Planning Authority refuses reconstruction of ruins: 'development would impact Mdina's scenic value'

The Planning Authority has turned down the reconstruction of the heavily weathered ruins of former agricultural rooms just below the Mdina bastions

Aerial photos showed that the roofs of three rooms below the Mdina bastions had collapsed before 1967
Aerial photos showed that the roofs of three rooms below the Mdina bastions had collapsed before 1967

The Planning Authority has refused the reconstruction of the heavily weathered ruins of former agricultural rooms located just below the Mdina bastions, because the development would adversely impact a very important natural and cultural landscape that contributes to “the character and scenic value of Mdina”.

The case officer report had originally recommended the approval of the application to reconstruct the ruins but in July the Environment Planning Commission noted that the 2014 rural policy ruled out any development which has “an unacceptable adverse impact on the environment, landscape, cultural or archaeological sector.”

Aerial photos showed that the roofs of three rooms set below the bastions had already collapsed before 1967. 

The Superintendence for Cultural Heritage had strongly objected to a previous application to rebuild the rooms over a larger footprint by a previous owner. But when consulted on this application the cultural watchdog failed to give its feedback.

The Environment Protection Directorate warned that the ruins of the former rooms should not serve as a pretext for a new structure. It also claimed that it was “dubious” whether the size of the proposed store reflected the dimensions of the pre-1967 structure depicted in a 1968 survey sheet.

But the case officer disputed this claim, insisting that all structures are visible in aerial photos taken before 1967.

The case officer also argued that the restoration of old vernacular buildings was encouraged by the new rural policy.

The proposal involved the partial demolition of the dilapidated walls of two rooms at ground level, the demolition of the external stone slab stairs and the demolition of the room at first floor level. The rooms and the stairs would be rebuilt on the original footprint. The structures would still be used for agricultural purposes.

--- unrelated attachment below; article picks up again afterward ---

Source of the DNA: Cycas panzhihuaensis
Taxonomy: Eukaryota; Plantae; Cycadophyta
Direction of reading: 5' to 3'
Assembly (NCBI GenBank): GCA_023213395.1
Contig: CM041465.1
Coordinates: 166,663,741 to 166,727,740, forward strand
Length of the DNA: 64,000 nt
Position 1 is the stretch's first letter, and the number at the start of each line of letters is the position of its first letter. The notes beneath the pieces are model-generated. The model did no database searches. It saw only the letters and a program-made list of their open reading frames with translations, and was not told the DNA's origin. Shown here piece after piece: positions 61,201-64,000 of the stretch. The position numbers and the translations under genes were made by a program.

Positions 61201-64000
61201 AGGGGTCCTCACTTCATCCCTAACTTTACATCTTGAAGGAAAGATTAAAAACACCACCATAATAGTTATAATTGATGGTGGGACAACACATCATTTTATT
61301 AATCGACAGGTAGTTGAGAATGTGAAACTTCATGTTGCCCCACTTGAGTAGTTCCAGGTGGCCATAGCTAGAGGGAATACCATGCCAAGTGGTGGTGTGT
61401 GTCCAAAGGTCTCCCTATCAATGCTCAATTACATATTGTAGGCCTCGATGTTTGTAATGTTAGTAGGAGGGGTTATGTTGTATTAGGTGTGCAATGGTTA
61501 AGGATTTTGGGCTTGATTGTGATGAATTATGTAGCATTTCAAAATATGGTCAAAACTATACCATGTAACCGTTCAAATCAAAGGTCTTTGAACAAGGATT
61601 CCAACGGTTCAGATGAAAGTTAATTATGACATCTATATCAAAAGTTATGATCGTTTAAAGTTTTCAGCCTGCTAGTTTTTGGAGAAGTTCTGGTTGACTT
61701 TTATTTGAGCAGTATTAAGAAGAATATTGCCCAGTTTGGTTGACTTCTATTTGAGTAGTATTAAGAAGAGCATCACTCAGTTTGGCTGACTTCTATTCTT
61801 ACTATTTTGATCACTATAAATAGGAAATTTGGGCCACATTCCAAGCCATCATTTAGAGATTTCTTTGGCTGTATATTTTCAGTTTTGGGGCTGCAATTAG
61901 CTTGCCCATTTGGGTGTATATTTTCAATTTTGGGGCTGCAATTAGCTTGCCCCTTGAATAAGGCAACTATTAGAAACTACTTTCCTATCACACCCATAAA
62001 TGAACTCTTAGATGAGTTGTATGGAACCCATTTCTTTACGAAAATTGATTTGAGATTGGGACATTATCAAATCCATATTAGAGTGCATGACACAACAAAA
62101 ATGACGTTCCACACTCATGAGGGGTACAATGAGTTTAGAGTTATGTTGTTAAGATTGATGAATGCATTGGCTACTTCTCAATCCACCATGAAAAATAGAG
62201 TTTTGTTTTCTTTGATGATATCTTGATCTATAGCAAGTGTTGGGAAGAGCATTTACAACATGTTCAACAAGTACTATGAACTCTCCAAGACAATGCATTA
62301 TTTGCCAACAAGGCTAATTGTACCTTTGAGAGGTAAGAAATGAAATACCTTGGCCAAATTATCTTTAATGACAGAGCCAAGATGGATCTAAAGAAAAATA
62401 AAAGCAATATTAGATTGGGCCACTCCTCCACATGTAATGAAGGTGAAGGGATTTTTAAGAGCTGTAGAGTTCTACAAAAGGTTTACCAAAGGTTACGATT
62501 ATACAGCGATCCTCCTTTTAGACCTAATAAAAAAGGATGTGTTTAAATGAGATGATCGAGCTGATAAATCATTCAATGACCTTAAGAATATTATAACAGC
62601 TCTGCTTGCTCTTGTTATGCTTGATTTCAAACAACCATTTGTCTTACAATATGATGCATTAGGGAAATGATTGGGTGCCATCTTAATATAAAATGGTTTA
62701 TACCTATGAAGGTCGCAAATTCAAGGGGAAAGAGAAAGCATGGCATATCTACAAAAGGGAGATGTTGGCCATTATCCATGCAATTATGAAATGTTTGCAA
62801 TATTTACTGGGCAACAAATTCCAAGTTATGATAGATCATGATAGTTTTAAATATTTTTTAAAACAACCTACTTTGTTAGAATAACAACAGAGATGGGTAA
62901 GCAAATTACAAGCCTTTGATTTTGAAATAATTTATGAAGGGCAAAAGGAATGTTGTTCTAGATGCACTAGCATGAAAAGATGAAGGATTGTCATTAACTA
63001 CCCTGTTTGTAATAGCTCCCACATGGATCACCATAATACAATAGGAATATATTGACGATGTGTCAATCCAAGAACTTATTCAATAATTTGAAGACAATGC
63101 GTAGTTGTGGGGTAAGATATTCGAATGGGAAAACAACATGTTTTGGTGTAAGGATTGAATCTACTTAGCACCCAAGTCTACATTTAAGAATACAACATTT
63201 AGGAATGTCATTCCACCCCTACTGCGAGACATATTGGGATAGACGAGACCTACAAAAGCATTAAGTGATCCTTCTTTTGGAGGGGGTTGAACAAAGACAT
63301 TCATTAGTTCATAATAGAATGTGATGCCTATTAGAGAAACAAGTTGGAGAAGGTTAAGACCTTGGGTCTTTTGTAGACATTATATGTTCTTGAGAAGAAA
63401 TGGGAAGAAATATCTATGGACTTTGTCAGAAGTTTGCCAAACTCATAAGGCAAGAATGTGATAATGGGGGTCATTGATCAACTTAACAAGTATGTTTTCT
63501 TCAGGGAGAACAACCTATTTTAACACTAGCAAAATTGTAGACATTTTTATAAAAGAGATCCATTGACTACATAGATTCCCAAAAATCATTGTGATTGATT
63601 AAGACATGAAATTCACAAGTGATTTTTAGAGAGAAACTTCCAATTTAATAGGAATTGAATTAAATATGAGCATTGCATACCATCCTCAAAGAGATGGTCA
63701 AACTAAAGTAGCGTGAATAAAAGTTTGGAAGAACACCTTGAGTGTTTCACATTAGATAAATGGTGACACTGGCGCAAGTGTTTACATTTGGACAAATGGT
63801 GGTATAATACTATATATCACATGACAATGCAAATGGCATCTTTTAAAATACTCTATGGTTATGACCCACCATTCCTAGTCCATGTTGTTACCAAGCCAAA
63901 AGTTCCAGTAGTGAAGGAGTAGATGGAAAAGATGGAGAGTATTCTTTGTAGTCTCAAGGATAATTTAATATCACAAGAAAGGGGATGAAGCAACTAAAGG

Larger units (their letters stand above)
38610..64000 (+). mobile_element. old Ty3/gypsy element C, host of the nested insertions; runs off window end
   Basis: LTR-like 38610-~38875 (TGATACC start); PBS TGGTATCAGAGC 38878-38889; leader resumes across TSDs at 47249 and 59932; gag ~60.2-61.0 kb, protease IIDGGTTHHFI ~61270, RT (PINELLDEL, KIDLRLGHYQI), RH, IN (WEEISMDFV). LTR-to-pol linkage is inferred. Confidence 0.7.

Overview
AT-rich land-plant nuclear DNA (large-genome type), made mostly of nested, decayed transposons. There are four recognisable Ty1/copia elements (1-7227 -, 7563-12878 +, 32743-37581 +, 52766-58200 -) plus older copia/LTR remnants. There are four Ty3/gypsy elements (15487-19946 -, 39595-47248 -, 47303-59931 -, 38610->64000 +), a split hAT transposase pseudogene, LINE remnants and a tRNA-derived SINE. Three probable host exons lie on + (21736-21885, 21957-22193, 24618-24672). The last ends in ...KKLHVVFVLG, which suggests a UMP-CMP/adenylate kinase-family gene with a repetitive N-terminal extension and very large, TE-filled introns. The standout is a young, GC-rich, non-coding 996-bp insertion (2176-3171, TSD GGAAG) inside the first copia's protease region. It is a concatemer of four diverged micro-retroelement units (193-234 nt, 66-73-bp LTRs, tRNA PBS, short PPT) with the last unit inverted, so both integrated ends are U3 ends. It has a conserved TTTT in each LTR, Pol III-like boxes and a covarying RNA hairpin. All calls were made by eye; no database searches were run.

Din l-Art Helwa had objected to the proposed development, saying that although in its current state of ruin the buildings are “inconspicuous”, if rebuilt they would clash with the fortifications, creating an eyesore.

The environmental organization also pointed out that the room on the first floor was a later addition and insisted that no newly built structure should be allowed to obstruct the fortifications of Mdina.

MEPA’s Heritage Advisory Panel expressed a different opinion. According to the HAC since the structure is quite old it can also be considered to form part of the landscape, including the fortifications.

The panel added that it has no objection as long as the existing footprint and height of building is maintained, and called on the applicant to use the existing weathered stone in the restored structure.

A restoration method statement presented by the architect of the project claimed that the proposed building is a “good example of Maltese rural architecture.” The new building would include timber apertures and stone would be used from “selected quarries” with colour matching the existing building.

Brian Azzopardi, who was assisted by architect and government advisor Robert Musumeci, presented the application which was ultimately turned down. 

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